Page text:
Read more in Science Daily.

Suit Filed Over N.M. Coal Pollution

The Center for Biological Diversity and allies on Monday sued the federal Office of Surface Mining for failing to protect New Mexico's San Juan River ecosystem -- and the people who depend on it -- from dirty coal. Besides containing critical habitat for two of the West's most endangered fish species, the Colorado pikeminnow and razorback sucker, the iconic river provides drinking water to tens of millions of people on the Navajo Nation in New Mexico, Utah, Arizona, California and Mexico. Yet the feds are allowing coal mining, coal combustion and the disposal of tens of millions of tons of coal-combustion waste just miles from the San Juan, turning a blind eye while the river is polluted with mercury, selenium and other deadly toxins.

Sixty-four percent of the San Juan's Colorado pikeminnow -- large, long-bodied green fish -- are now so contaminated with mercury as to be reproductively impaired. Similarly, reproduction of the humpbacked, yellow-bellied razorback sucker could be impaired in 40 percent of the fish's population in the river. Our lawsuit aims to stop the toxic contamination for the sake of people, fish and the entire river ecosystem.

Read more in Farmington's Daily Times.

Polar Bear Swims Nine Days to Find Ice

Almost every week, it seems, there's a new story about species' struggle to survive the perils of global warming. The latest is the heartwrenching story of a mother polar bear who swam for nine days straight in search of sea ice off the coast of Alaska. Because of the 426-mile journey, which was documented by scientists, the bear lost 22 percent of her body fat. She also lost her yearling cub, which set out on the same journey but drowned before they reached their destination.

Polar bears are known to journey between land and sea ice to hunt seals, but with climate change already melting the Arctic, ice floes are shrinking, getting farther from each other and from land, and disappearing altogether. Without sufficient ice for hunting and resting, polar bears will continue to drown. And it will get much worse if we don't protect them from climate change now -- which the feds have refused to do.

Read more in the Los Angeles Times and learn about the Center for Biological Diversity's decade-long fight to save the polar bear.

Join the Global Population Speak Out

Have something to say about the world's burgeoning human population? This is the month to let your voice be heard. Feb. 1 marked the beginning of the third annual Global Population Speak Out, a month-long, worldwide effort by activists, academics and concerned citizens to raise the profile of human overpopulation and its impacts on the Earth's plants and animals. Unsustainable human population growth threatens many species around the world as we commandeer land, water and other resources to fuel our ever-growing levels of consumption. The solutions to this problem are obvious -- increased access to birth control and family planning, along with the educational, economic and political empowerment of women worldwide -- but to make them a reality, more people must speak out for change.

The Center for Biological Diversity is an enthusiastic participant in the Speak Out again this year, and we urge you to join us. Taking action could be as simple as writing a letter to the editor, calling a radio show or petitioning your elected representatives to increase funding for family-planning services.

Just make a pledge and list your action on the GPSO website. Then sign up to receive Pop X, the Center's monthly e-newsletter on overpopulation and extinction.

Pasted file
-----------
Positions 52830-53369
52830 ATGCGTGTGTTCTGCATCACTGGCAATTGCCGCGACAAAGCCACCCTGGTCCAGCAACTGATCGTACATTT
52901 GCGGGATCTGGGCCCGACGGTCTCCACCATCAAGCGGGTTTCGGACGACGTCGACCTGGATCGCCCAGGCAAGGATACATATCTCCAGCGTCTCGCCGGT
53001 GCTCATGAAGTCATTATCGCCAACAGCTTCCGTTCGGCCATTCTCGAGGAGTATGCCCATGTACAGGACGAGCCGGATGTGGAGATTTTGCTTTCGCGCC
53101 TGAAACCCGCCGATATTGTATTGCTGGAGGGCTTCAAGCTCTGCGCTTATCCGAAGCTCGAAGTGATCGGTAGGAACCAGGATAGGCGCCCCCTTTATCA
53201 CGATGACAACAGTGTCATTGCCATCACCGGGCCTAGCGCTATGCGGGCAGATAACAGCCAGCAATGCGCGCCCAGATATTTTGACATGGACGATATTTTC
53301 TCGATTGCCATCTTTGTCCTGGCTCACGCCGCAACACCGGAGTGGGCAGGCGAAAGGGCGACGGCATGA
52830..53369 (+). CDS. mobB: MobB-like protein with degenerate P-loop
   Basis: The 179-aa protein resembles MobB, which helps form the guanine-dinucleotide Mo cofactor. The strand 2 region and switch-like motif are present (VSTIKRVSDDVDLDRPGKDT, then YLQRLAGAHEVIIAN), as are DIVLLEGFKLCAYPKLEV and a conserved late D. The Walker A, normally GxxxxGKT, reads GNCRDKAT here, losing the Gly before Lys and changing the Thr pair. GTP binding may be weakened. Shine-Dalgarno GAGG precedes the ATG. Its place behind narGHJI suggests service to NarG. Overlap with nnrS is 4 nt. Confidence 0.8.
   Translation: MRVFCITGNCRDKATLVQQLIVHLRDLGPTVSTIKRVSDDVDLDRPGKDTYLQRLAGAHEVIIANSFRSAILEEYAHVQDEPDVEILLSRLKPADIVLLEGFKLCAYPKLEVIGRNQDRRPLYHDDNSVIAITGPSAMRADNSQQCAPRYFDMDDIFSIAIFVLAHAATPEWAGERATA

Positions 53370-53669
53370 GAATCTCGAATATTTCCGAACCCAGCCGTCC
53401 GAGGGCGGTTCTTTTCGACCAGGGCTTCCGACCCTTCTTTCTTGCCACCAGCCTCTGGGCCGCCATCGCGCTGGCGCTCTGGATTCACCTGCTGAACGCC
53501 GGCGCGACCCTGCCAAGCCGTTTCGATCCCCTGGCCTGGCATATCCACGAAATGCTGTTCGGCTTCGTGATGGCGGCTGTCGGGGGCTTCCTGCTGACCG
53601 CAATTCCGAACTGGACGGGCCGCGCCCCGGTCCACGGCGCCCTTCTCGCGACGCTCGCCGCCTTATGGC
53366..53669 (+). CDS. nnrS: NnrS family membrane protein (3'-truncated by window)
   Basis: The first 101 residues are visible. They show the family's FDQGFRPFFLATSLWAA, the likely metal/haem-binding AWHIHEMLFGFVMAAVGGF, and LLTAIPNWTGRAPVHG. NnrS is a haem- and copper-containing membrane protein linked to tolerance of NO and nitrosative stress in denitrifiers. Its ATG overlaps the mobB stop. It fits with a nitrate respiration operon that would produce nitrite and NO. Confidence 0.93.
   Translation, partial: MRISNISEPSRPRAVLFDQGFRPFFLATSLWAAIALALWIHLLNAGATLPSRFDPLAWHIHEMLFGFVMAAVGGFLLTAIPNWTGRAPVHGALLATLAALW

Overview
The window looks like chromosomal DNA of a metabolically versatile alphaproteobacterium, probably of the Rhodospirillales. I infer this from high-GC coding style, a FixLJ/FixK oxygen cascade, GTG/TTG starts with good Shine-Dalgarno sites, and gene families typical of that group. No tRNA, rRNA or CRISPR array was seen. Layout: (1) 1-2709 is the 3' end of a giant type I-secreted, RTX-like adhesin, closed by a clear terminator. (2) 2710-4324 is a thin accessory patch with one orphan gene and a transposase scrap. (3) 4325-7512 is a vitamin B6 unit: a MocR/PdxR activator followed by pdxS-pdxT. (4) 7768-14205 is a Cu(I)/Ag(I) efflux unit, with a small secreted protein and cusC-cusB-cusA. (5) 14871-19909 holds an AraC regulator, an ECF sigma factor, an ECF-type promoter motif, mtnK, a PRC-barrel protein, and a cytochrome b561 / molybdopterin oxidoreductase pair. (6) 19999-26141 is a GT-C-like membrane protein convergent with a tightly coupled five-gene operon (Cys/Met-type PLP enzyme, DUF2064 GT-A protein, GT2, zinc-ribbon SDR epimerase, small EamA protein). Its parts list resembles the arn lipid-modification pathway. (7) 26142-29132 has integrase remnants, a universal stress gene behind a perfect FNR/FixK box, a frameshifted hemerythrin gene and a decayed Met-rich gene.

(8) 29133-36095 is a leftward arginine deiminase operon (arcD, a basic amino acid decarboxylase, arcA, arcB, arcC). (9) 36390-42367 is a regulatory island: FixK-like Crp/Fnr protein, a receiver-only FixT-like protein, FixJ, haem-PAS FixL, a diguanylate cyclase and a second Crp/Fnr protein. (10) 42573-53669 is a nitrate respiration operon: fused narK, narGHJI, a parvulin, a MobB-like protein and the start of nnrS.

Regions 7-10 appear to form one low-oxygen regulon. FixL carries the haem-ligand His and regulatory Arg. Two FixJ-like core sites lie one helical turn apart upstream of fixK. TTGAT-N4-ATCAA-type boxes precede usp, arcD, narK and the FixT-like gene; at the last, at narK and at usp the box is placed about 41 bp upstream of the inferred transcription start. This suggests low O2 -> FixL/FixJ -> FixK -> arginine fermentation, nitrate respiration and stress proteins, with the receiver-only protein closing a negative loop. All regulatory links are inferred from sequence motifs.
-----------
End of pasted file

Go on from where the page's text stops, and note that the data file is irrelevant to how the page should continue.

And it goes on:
Review the Center -- Help Us Win $5,000

Remember all the great reviews you've been posting for the Center for Biological Diversity on the nonprofit rating site GreatNonprofits? Now reviews like those could turn into cash -- $5,000 of it, no less -- to go straight toward the Center's work to save species and habitat. GuideStar USA, the leading source of nonprofit information, and KIMBIA, a group that empowers organizations to increase giving, are offering a $5,000 grand prize to the group that earns the most positive supporter reviews during the month of February.

Not only will your review allow the Center a chance at the prize -- it'll also show others the important impact we're making (and give us an ego boost).

Review us on GuideStar or GreatNonprofits before midnight on Feb. 28.

Wild and Weird:
"Lonesome George" the Tortoise Holds Out Hope for True Love (Watch Video)

With little time to spare before Valentine's Day, this year Lonesome George -- the last known Pinta Island giant Galápagos tortoise -- was introduced to two new lovely lady tortoises of a related subspecies in the hopes they'll help George produce an heir. After shunning the fairer sex for the better part of a century (he's now nearly 100 years old), the longtime bachelor was finally tempted to mate in 2008, but the resulting eggs never hatched. Scientists hope that by mating with the two newly delivered female tortoises, Lonesome George -- already dubbed the "world's rarest living creature" -- will also, finally, become the world's oldest new babydaddy.

For your sake, George, we hope one of your lucky blind dates is the One.

Read more in the UK Telegraph. Then, if you don't feel uncomfortable, watch this video of keepers attempting to get George to mate.

Kierán Suckling
Executive Director

Photo credits: Lonesome George courtesy Flickr Creative Commons/David Cook Wildlife Photography; gray wolf courtesy Flickr Creative Commons/Sakarri; Mojave finge-toed lizard (c) Brad Alexander; Indiana bat by Dr. J. Scott Altenbach, Maryland Department of Natural Resources; smokestacks courtesy NASA; staghorn coral (c) Sean Nash; razorback sucker by Mark Fuller, USFWS; polar bear (c) David S. Isenberg; crowd courtesy Wikimedia Commons/Katrin Kominiak; logo courtesy GuideStar; Lonesome George courtesy Flickr Creative Commons/David Cook Wildlife Photography.